One of the most enlightening things I've learned about abusers, though, is that their abusive behavior extends to everyone in their lives. They may not show much of it to a stranger, but are most abusive to those closest to them, particularly their partners who they view as "theirs."

(Illustration by Helena Perez García)

Friday, March 6, 2015

Grammar Schooled: Verbs

Let's school some verbs. The Grammar and Style course's lectures for week three covered main types of verbs and their subtypes and aspects. Some verb types are pretty confusing to decipher because they are so similar, including the gerund and present participle, and phrasal verbs and verbal phrases. It would be great to go through what these types are, along with some info on the secretive passive voice.

Present participles and gerunds are verbs ending in -ing. However, a gerund always functions as a noun. (I thought all words ending in -ing were gerunds, so it's nice to know the difference.) For example, "swimming" in "Swimming can be good" is a gerund, and "riding" in "I am riding north" is a present participle. As you can see, a present participle contains a helping verb; in the example, the helping verb is "am."

The terms "phrasal verbs" and "verbal phrases" are so similar I thought it important to distinguish the difference. Phrasal verbs consist of a main (finite) verb and a preposition or adverb integral to the meaning of the verb. Phrasal verbs include "climb up," "turn on," "add up," "back up," back down," "call in," among others. A verbal phrase is trickier to distinguish because it contains a non-finite verb and the words modifying it. So you'll need to know what non-finite verbs are (present and past participles, gerund, and infinitive). Here's an example of a verbal phrase: "When examined carefully, the substance did not seem harmful." "Examined" is the past participle, and "carefully" is the adverb modifying the verb.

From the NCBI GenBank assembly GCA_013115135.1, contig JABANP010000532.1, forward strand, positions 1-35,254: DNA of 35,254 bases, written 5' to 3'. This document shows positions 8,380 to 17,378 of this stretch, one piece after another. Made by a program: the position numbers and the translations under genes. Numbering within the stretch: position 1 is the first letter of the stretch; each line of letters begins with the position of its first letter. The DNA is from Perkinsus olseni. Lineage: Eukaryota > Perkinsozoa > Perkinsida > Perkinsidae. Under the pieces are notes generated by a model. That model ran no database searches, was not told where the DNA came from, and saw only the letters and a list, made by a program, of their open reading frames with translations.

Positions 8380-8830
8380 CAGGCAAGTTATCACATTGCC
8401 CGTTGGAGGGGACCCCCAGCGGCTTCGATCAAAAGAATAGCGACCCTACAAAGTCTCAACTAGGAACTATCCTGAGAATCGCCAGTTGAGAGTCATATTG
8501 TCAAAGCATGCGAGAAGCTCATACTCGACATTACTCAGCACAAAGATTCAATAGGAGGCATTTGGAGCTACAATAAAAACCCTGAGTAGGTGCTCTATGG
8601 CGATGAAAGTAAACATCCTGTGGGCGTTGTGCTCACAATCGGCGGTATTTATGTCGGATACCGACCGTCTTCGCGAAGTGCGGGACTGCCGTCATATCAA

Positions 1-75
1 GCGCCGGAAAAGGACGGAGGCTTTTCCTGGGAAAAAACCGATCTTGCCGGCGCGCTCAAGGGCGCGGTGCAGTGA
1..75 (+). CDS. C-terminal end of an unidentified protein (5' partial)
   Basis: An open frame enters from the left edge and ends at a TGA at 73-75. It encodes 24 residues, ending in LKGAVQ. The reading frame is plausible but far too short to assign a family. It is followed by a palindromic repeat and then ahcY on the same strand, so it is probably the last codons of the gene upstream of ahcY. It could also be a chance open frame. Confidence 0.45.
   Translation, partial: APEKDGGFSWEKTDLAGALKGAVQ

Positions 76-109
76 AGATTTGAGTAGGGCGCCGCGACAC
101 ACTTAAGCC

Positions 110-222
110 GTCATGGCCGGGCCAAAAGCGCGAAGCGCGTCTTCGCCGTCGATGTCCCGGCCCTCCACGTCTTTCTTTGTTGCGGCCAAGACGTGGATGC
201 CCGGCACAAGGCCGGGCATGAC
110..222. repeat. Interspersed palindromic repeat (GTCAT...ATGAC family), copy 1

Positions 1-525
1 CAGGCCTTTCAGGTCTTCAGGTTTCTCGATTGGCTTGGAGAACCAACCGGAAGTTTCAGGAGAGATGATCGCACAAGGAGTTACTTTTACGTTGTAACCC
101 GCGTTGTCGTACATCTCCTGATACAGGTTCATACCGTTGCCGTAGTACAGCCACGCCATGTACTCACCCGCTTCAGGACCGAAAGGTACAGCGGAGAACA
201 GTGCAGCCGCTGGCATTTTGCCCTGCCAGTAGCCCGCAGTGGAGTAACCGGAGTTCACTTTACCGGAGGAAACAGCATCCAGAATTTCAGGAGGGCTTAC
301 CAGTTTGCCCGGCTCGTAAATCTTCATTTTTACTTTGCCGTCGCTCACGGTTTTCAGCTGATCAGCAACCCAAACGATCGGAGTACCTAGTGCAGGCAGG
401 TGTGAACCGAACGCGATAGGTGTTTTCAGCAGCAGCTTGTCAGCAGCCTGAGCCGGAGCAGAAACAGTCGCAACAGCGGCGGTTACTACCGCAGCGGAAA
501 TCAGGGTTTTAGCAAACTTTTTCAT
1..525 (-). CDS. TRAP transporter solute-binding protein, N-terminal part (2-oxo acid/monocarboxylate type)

Whew, that was tricky. Now onto the passive voice, which is when a subject is acted upon in a sentence. Teachers taught me to avoid the passive voice when writing, which in general is correct, as it's better to stick to the active voice. Yet, there is a type of passive voice, called the impersonal passive, that is acceptable when used intentionally in certain circumstances, particularly in business/work settings. Examples include, "It was decided...," and "It was agreed...," which soften the tone of the message.

(Photo of some hard-core grammar school prefects from OP Club Webmaster)

Tuesday, March 3, 2015

El Haikus


her skin is bronzed
a ballet bun molds her hair
she's au naturel

but is sans one thing—
him—in her life, seeing her
believing in her

a ballerina
he doesn't want to dance with
she still pulls his strings

her walnut eyes gaze
validity into his.
rejection stings her

like a hangover
the only true cure is time
which passes so slow

(Image from DTTSP)

Friday, February 27, 2015

Spec-tacular


Harvard Square Eye Care in Boston is a small hip shop with a diverse selection of frames. After perusing the city for eyeglasses with no luck, I decided to try this place. I turned off of the busy square onto a quaint side street, and a ways down, there it was. A female clerk was super helpful and friendly, and I managed to find the perfect professional-looking metal pair.

Two years later, I am kinda feeling all the cool larger frames out there (à la Frannerd :). What do you think, dear reader? Do you own two pairs, one formal, the other more casual?

(Photo by Pete Prodoehl)